Directed by Max Webster and conducted by Kristiina Poska, this modern adaptation of Franz Lehar’s 1905 comic masterpiece has opened at London’s Coliseum.
For those with any reservations about a night at the opera, we’d like to make something abundantly clear – ENO’s new production of The Merry Widow is the campest, funniest and most accessible opera we’ve ever had the pleasure of reviewing. Those expecting to see a traditional piece of high art will be surprised with this modernised adaptation, with its contemporary references and more-is-more approach to entertainment value.
The most popular operetta of the 20th century, it tells the story of Hanna Glawari (Sarah Tynan), a wealthy young widow from the poverty-stricken Balkan province of Pontevedro. The ambassador Baron Zeta (Andrew Shore) is keen to keep her wealth in the country to save the province from financial ruin, so encourages her to re-marry a local man as opposed to a gentleman from Paris. However, Hanna already has designs on Danilo (Nathan Gunn), her former lover who has no interest in her money but has a healthy appetite for women and alcohol.
It all looks utterly fabulous. The first act takes place in the decaying former grandeur of the Pontevedrin Embassy in Paris, full of dusty chandeliers and grand staircases whose banisters break during the act with perfect comic timing. After the interval we are treated to a banquet scene at Hanna’s gloriously opulent mansion, and a party scene at Chez Maxim’s night club. It’s an absolute visual feast, with incredible attention to detail, a rich colour palette and some eye-catching outfits.
Of course it’s a delightful audio treat, too. While the lead role may be a gift to any soprano, Sarah Tynan delivers it beautifully. The standard of singing amongst the principal cast is – as expected – incredibly high, and both the chorus and the orchestra sound great. There are so many impressive set-pieces that it’s difficult to choose a highlight, but we were thoroughly entertained by the men’s ensemble performance in the urinals – it was cheeky, silly and genuinely very funny.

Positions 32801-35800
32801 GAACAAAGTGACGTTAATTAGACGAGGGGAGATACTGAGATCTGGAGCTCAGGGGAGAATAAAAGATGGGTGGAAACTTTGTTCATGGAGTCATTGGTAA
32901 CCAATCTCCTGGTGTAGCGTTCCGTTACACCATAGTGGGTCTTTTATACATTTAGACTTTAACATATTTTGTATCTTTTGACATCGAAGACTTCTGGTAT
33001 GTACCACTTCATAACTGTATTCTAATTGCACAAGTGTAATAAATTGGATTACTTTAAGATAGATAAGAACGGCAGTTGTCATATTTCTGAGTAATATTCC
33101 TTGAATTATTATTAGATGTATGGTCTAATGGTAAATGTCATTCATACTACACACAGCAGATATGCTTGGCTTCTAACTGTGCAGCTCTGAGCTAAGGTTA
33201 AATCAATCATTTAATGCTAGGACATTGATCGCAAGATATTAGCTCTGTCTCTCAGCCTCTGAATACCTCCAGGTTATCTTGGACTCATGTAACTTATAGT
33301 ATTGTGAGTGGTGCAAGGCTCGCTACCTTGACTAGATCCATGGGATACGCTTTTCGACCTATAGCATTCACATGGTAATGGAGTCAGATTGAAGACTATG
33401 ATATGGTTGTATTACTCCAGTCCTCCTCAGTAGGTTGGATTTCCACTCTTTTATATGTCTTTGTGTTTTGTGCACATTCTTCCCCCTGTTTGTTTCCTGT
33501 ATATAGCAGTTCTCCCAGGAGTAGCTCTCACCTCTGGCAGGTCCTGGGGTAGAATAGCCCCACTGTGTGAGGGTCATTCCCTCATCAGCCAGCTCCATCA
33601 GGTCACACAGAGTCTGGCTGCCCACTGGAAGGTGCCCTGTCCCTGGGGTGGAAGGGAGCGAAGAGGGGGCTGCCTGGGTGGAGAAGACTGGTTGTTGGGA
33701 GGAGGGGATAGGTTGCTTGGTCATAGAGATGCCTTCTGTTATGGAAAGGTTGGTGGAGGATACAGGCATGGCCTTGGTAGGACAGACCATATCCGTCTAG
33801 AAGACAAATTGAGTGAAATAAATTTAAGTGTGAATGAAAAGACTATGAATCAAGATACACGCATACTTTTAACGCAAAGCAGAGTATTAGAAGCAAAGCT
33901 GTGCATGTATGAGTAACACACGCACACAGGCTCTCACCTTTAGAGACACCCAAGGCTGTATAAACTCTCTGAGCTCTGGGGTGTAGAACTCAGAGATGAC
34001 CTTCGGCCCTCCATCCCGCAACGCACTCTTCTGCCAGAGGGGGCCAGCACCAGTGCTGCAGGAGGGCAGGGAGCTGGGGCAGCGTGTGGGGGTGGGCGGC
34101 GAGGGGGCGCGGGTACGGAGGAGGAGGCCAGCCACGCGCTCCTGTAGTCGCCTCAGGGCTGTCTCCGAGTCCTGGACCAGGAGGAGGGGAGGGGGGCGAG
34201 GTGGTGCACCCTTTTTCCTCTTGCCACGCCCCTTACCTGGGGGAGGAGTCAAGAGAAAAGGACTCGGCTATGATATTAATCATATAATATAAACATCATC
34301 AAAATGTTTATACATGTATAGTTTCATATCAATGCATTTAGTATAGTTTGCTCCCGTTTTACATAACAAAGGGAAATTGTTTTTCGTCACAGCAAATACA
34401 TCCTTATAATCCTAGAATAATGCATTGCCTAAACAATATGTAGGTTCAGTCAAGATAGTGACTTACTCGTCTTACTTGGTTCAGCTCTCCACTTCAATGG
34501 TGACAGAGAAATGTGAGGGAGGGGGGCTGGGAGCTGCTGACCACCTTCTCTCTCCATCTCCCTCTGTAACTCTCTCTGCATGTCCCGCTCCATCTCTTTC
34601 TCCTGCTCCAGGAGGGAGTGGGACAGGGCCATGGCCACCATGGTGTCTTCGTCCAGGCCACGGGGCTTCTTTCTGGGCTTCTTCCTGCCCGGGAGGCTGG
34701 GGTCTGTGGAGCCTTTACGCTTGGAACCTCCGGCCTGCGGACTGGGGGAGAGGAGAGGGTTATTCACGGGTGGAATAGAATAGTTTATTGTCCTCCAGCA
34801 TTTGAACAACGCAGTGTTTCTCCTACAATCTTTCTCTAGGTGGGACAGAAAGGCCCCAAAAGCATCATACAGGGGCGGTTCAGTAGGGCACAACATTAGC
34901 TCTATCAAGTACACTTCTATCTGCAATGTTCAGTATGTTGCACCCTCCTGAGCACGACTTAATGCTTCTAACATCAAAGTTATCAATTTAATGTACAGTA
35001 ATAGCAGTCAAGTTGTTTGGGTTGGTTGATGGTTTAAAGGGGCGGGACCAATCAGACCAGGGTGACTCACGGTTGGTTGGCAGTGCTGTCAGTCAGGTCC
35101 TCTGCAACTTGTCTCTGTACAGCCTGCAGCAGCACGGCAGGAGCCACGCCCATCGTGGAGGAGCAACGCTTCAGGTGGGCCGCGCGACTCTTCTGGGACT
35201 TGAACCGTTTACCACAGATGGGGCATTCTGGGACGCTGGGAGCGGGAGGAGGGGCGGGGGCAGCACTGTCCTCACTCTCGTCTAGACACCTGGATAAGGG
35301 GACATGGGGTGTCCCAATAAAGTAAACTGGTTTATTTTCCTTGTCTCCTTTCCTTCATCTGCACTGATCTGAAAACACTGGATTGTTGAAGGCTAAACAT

The language has been updated and the references are unrelentingly modern, which we appreciated. There’s a surprisingly humorous and unexpected Brexit joke; there’s relatable content about cheap prosecco; and there’s a good deal of physical, slapstick comedy which was executed very well indeed. Throw in some can-can girls in corsets, men in sequins and hot pants and – we kid you not – a pair of dancing beavers, and the result is a delightfully camp update of Lehar’s operetta.
We found this production of The Merry Widow difficult to fault. It won’t please everyone with its high-camp, more-is-more approach to the humour of the piece, and some might not enjoy its ferociously modern language, use of Americanisms and contemporary references – but we utterly adored it and found ourselves grinning from ear to ear the whole way through. Bravo ENO.
Gay Times gives The Merry Widow ★★★★★
More information can be found here.